I know this is a contentious topic, but here goes anyway . . .

Are there any accepted parameters to assess strength vs lateral stiffness trade-offs in some quantified way? Or even a quantified argument for minimum bracing angle?

My personal context for this is a need to build a 157mm Super Boost rear wheel for a Pivot Switchblade. Please lets avoid debating the desirability of this "standard" . . . it is what it is, and frames need wheels.

I'm comparing different hub options. Any 150/157mm DH rear hub can be used, most of them with symmetric flange spacing. There are also a few (very few) hubs that push the NDS flange further outboard, which increases NDS bracing angle and "total" bracing angle, while (of course) dramatically increasing spoke tension disparity. These asymmetrically flange-spaced hubs are generally either very expensive ($near $400 for SRAM XO DH or i9) or impossible to acquire (DT 350 super boost which is OEM custom to Pivot which Pivot inexplicably refuses to resell as hubs or wheels, and DT refuses to sell thru distributors or direct).

So essentially I would like to quantify the potential benefit (if any) of using an expensive and/or rare hub with widely spaced NDS flange versus an affordable, widely available hub w/ equally spaced flanges (DT 350 157 DH).

Using a SRAM XO DH, retail DT 350 157 and Pivot proprietary DT 350 as examples, 3X lacing for all (Pivot hub can only do 3X so keeping apples-to-apples) and the chosen rim being normally drilled (not asymmetric/offset), the bracing angles work out to:

retail 350: NDS = 5.3deg DS = 5.3deg 100% L/R tension

Pivot 350: NDS = 7.7deg DS = 5.0deg 153% L/R tension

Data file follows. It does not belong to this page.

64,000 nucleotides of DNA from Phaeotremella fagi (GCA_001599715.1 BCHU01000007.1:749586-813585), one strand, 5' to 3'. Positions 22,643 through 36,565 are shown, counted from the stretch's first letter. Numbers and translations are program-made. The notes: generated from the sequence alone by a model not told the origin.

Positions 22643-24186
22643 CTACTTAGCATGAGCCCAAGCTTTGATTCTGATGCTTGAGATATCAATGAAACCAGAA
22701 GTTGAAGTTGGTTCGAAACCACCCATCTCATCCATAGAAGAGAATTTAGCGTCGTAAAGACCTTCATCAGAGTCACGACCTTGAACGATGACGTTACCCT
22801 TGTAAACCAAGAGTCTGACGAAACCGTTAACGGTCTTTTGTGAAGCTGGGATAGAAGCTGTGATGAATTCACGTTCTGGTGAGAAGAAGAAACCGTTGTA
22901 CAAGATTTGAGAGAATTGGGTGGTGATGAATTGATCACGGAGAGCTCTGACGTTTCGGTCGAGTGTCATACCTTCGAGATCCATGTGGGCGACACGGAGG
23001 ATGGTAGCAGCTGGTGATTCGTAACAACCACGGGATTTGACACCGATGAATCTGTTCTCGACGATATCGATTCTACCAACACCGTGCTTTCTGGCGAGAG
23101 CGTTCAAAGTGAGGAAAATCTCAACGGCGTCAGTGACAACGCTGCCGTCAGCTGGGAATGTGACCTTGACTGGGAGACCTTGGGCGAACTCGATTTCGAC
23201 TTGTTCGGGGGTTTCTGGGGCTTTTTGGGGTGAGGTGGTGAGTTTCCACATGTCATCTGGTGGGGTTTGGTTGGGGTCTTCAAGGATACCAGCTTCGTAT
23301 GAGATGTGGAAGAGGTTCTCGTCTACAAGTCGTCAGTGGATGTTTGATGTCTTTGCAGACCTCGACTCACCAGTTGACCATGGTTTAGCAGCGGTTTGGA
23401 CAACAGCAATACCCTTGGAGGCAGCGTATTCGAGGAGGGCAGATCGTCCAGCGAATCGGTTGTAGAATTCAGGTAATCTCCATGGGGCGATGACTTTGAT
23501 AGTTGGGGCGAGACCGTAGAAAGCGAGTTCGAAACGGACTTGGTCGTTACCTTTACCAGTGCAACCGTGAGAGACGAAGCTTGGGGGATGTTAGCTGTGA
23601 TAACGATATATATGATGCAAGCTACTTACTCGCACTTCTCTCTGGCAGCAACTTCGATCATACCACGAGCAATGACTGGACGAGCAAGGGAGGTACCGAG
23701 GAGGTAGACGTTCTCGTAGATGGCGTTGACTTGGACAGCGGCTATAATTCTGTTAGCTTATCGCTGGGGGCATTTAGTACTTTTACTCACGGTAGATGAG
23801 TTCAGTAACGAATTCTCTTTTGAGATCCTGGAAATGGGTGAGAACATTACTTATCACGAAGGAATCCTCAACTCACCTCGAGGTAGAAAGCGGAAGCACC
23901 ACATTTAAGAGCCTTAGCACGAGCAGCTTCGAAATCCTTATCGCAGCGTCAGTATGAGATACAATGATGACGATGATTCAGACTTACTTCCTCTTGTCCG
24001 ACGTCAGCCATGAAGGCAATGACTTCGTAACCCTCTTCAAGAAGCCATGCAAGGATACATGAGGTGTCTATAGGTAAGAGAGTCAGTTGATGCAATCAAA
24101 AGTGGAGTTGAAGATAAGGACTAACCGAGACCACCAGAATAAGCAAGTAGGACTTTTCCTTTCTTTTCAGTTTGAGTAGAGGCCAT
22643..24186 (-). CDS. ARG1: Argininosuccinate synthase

retail XO: NDS = 8.2deg DS = 5.5deg 149% L/R tension

As a baseline comparison, the same rim on DT 350 IS 148mm Boost gives:

148 350: NDS = 7.2deg DS = 4.6deg 157% L/R tension

Various schools of thought could be applied. Is "best" the one with the least-worst-minimum? Or the most-best-maximum? Or the most equal tension? Obviously its some mix of the three . . . one needs a reasonable minimum bracing angle, and more symmetry is better if all else equal, but at what point does in increase in one justify a decrease in another??

Personally, I am inclined to dismiss the greater NDS bracing angle of the X0 or Pivot hub. One reason is that, all else equal, increased bracing angle on one side only improves lateral stiffness in one direction only (forces opposing the angle) so the NDS advantage quite literally only applies to half your turns or impacts, no? But another reason is that these DH spaced hubs already achieve a relatively high DS bracing angle, so gaining NDS bracing angle would seem relatively unhelpful compared to the dramatic increase in spoke tension inequality. See above where a DT 350 157mm hub gets 5.3deg minimum bracing angle versus 4.6deg on the same hub with Boost 148mm spacing.

I'm heavily biased toward DT's ratchet freehubs since I've never, ever blown one up (but I've blown nearly 10 pawl freehubs from Shimano, Easton, Formula and Powertap). So I'm skeptical of any pawl designs, even i9 (queue the haters). Plus the unequal-spaced flange hubs from i9 and SRAM are nearly $400, whereas I can get the DT for <$150. I'll have a heavier wheel, but its affordable and symmetric/equal tension.

So at this point I don't really need help choosing a hub, but I'd like to learn/know more about quantifiable benefits of the proverbial angle/tension tradeoff.

I've also developed skepticism toward some of Pivot's hype for their Super Boost hubs. The additional NDS spacing does f*&X-all for the lateral tension, reduces strength (due to tension asymmetry) and on top of that they go to 28H hubs/rims. Especially when their stock DT rims are symmetrically drilled (so can't "exploit' the greater NDS spacing for greater effective DS spacing). At first I tried begging for access to their hubs, but at this point the 32H retail DH version of DT 350 seems arguably better.